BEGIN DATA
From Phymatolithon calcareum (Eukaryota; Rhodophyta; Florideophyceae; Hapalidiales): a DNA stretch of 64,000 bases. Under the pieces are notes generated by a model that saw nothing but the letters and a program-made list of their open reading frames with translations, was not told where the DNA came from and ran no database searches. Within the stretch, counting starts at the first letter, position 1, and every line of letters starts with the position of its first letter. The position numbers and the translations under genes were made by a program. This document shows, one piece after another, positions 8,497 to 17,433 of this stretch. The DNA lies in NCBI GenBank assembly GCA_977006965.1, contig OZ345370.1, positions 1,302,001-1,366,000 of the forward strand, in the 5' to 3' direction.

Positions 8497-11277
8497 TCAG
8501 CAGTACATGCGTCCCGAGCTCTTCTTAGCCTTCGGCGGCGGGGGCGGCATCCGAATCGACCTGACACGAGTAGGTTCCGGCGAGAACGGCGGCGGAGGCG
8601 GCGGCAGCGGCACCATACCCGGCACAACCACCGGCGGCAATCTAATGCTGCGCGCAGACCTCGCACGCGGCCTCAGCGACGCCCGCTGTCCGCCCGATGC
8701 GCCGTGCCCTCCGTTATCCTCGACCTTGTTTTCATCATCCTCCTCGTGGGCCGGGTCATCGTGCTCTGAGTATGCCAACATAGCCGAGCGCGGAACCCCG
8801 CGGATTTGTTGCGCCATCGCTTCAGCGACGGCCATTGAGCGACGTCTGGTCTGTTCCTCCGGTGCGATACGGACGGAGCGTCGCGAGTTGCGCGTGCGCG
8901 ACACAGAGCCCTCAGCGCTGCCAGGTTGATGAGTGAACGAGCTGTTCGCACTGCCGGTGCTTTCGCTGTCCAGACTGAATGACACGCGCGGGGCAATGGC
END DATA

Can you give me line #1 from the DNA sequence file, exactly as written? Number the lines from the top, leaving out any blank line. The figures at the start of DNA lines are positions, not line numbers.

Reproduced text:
From Phymatolithon calcareum (Eukaryota; Rhodophyta; Florideophyceae; Hapalidiales): a DNA stretch of 64,000 bases. Under the pieces are notes generated by a model that saw nothing but the letters and a program-made list of their open reading frames with translations, was not told where the DNA came from and ran no database searches. Within the stretch, counting starts at the first letter, position 1, and every line of letters starts with the position of its first letter. The position numbers and the translations under genes were made by a program. This document shows, one piece after another, positions 8,497 to 17,433 of this stretch. The DNA lies in NCBI GenBank assembly GCA_977006965.1, contig OZ345370.1, positions 1,302,001-1,366,000 of the forward strand, in the 5' to 3' direction.